Airborne LiDAR has become an essential data source for large-scale, high-resolution modeling of forest biomass and carbon stocks, enabling predictions with much higher resolution and accuracy than can be achieved using optical imagery alone. Ground noise filtering – that is, excluding returns from LiDAR point clouds based on simple height thresholds – is a common practice meant to improve the ‘signal’ content of LiDAR returns by preventing ground returns from masking useful information about tree size and condition contained within canopy returns. Although this procedure originated in LiDAR-based estimation of mean tree and canopy height, ground noise filtering has remained prevalent in LiDAR pre-processing, even as modelers have shifted focus to forest aboveground biomass (AGB) and related characteristics for which ground returns may actually contain useful information about stand density and openness. In particular, ground returns may be helpful for making accurate biomass predictions in heterogeneous landscapes that include a patchy mosaic of vegetation heights and land cover types. We applied several ground noise filtering thresholds while mapping two regions within New York State, one a forest-dominated area and the other a mixed-use landscape. We observed that removing ground noise via any height threshold systematically biases many of the LiDAR-derived variables used in AGB modeling. By fitting random forest models to each of these predictor sets, we found that that ground noise filtering yields models of forest AGB with lower accuracy than models trained using predictors derived from unfiltered point clouds. The relative inferiority of AGB models based on filtered LiDAR returns was much greater for the mixed land-cover study area than for the contiguously forested study area. Our results suggest that ground filtering should be avoided when mapping biomass, particularly when mapping heterogeneous and highly patchy landscapes, as ground returns are more likely to represent useful ‘signal’ than extraneous ‘noise’ in these cases.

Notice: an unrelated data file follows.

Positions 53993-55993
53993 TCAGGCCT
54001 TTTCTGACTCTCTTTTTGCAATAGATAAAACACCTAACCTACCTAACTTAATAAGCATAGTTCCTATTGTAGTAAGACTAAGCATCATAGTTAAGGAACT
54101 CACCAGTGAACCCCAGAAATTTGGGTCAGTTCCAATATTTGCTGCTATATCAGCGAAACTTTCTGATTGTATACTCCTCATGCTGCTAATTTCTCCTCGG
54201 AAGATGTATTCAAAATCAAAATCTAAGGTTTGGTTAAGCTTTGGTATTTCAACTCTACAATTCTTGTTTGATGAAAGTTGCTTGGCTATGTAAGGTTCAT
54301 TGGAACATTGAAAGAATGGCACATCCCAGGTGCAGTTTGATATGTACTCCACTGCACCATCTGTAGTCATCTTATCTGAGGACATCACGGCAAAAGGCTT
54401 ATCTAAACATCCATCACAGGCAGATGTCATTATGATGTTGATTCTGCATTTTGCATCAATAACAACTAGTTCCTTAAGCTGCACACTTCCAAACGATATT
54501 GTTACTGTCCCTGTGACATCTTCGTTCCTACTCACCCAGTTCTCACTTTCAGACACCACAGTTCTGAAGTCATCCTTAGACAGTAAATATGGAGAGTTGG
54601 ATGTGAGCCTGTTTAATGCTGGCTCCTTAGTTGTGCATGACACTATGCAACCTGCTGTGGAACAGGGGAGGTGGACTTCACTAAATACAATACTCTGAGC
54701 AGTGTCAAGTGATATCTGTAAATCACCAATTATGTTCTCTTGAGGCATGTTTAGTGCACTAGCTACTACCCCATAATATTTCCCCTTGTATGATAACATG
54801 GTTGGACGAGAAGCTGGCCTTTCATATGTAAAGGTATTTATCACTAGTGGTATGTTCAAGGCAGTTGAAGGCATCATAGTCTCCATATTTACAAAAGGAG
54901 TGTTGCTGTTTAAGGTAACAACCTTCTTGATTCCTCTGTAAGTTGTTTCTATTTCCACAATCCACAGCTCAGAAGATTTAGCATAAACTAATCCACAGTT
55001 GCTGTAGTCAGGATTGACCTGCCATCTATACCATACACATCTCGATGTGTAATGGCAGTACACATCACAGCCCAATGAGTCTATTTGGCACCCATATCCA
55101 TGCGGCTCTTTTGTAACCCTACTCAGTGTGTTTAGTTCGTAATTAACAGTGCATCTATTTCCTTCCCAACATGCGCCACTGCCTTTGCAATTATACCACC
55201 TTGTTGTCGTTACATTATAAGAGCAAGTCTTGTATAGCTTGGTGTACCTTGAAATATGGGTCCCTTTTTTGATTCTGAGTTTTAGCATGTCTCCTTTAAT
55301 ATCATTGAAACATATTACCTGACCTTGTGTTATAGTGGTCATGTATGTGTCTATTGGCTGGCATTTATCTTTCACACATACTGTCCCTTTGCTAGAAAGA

The Southwest Watershed Research Center (SWRC) of the United States Department of Agriculture-Agricultural Research Service has been conducting arid and semiarid (dryland) watershed research since 1953. This included establishment and continuous operation of the Walnut Gulch Experimental Watershed (WGEW) in southeast Arizona. The 149 km2 ephemeral watershed is one of the most densely instrumented dryland research catchments in the world with a drainage area greater than 10 km2. This instrumentation captures many aspects of the hydrological cycle including how precipitation is partitioned into soil moisture, runoff and evapotranspiration and its subsequent effects on sediment transport, vegetation productivity, carbon sequestration, and groundwater recharge. The long-term, high-resolution record of observations on the WGEW enables understanding of the mean and variability of the hydrological processes, not well characterized with shorter term records, that fail to capture the large variability common to dryland regions. This presentation will highlight trends in temperature, precipitation, and runoff over the WGEW observation period. Additional research findings made by the SWRC and collaborators on erosion; plant productivity and carbon sequestration; the facilitation of soil water redistribution by plant roots; and groundwater recharge will also be presented.
As climate change progresses, hydrological regimes of temporary and perennial water bodies are projected to change, affecting biodiversity and ecosystem functions. Researchers have successfully employed the use of satellite imagery, camera traps and site visits to map these changes in hydrological regimes. Though effective, their use can come with considerable cost at high temporal and spatial resolution. A more affordable measure in mapping hydrological regimes has been the use of data loggers of conductivity, but the use of data loggers of temperature and light intensity is uncommon. Using validated data of 213 days of the aquatic and terrestrial phases of a temporary pond, we show that temperature and light intensity data can be used to discern hydrological state. The aquatic phase had lower measures of both parameters when compared to the terrestrial phase. This was caused by the stability of the aquatic environment. The most powerful measures in discerning hydrological state were diel maximum temperature, diel temperature range, and rate of change of temperature. Greater distinctive power was obtained through the use of multiple measures of the parameters. In addition, key events such as flooding and drying were discernible within the temperature and light intensity data. High-resolution temperature and light intensity data are able to aid in understanding these dynamics of hydrological state and can be used to monitor ecosystem functions amid changes in temporary and perennial water bodies.